Last week, we posted on the recent FDA Obstetrics & Gynecology Devices Panel Advisory Committee hearings that centered on the use of transvaginal surgical mesh to correct Pelvic Organ Prolapse (POP). The second day of the advisory committee hearings focused on the use of surgical mesh for the surgical management of female Stress Urinary Incontinence (SUI), with differing recommendations from those regarding POP.
At the open public hearings, presenters ranged from patients to advocacy groups to clinicians. The presentations themselves also ranged widely from adverse event reporting to a broader review of clinical data.
Surgical mesh manufacturers also presented at the second day of hearings. The industry association AdvaMed advocated on the safety and effectiveness of what are known as suburethral slings to correct SUI. They do not believe that mandatory clinical studies are needed for the products currently being marketed. There are studies underway for products that have new features and they argued that this is sufficient. They also took the position that Class II special controls are adequate.
The FDA’s review team also provided findings that were gleaned from their database that included data on both the safety and effectiveness on mesh suburethral slings used for SUI. Adverse events were described as well as a general summary of the device’s risk-benefit profile. It was their conclusion that a reclassification is not necessary for the SUI mesh product. However, the FDA sought comment by the panel on the long-term safety and the effectiveness of a particular device called single-incision mini-slings.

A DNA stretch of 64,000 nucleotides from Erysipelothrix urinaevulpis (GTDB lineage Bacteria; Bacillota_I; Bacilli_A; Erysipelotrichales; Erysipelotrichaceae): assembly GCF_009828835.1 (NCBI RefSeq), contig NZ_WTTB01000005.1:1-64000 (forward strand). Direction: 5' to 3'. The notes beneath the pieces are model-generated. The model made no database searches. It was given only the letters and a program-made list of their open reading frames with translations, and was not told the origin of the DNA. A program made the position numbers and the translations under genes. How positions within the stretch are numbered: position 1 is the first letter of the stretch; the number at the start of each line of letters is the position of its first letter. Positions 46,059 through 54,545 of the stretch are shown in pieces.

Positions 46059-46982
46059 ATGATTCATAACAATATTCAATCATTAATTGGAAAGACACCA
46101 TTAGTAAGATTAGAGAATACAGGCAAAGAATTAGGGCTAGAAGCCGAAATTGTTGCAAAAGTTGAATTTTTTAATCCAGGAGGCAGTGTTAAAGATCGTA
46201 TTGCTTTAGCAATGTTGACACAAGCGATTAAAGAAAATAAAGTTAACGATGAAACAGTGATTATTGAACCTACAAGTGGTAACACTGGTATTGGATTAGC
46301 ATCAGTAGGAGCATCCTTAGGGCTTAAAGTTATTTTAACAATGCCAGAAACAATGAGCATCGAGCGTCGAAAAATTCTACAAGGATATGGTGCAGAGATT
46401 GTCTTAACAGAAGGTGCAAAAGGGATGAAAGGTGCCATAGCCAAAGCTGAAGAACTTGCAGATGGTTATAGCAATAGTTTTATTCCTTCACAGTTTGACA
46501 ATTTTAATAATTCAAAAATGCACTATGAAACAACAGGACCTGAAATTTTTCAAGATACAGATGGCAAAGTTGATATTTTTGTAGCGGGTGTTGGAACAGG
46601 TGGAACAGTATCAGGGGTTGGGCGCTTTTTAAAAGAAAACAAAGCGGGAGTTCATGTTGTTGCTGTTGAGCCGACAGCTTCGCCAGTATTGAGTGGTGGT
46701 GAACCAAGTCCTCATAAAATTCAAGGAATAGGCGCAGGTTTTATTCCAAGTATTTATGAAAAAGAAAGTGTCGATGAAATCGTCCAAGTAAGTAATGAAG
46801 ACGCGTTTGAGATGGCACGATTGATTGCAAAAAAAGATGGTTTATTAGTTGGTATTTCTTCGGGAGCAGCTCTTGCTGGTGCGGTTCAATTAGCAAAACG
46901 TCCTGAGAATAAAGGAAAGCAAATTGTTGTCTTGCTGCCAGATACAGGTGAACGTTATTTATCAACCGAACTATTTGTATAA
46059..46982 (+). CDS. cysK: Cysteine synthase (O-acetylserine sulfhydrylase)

The panel consensus with regard to the use of mesh for the correction of SUI (using retropubic and transobturator suburethral slings) was that the safety and effectiveness of these devices is well-established in that context. They did not believe that premarket clinical studies are necessary at this time. This view might change if there were significant changes in the material used or in the surgical procedure itself.
The panel did reach consensus that collection of adverse event information with regard to SUI correction should be coordinated and suggested that industry and health databases be used for this purpose. It was the opinion of the panel that post market studies for the SUI procedures using slings, are not necessary.
However, the panel did believe that premarket clinical studies are warranted with regard to the use of the single incision mini-sling in correcting SUI and that post market studies should also be performed with the mini-slings currently being marketed and that these should be compared in safety and effectiveness with conventional corrections.
Hersh & Hersh is a San Francisco, California consumer rights law firm that has been at the forefront of litigation involving women’s health for four decades. We have litigated many landmark and historic cases, some of which involve medical procedures, defective devices and dangerous drugs that have adversely impacted women. If you have been injured by a procedure involving surgical mesh for POP or stress incontinence, please contact our law firm. We will consult with you free of charge to evaluate your situation.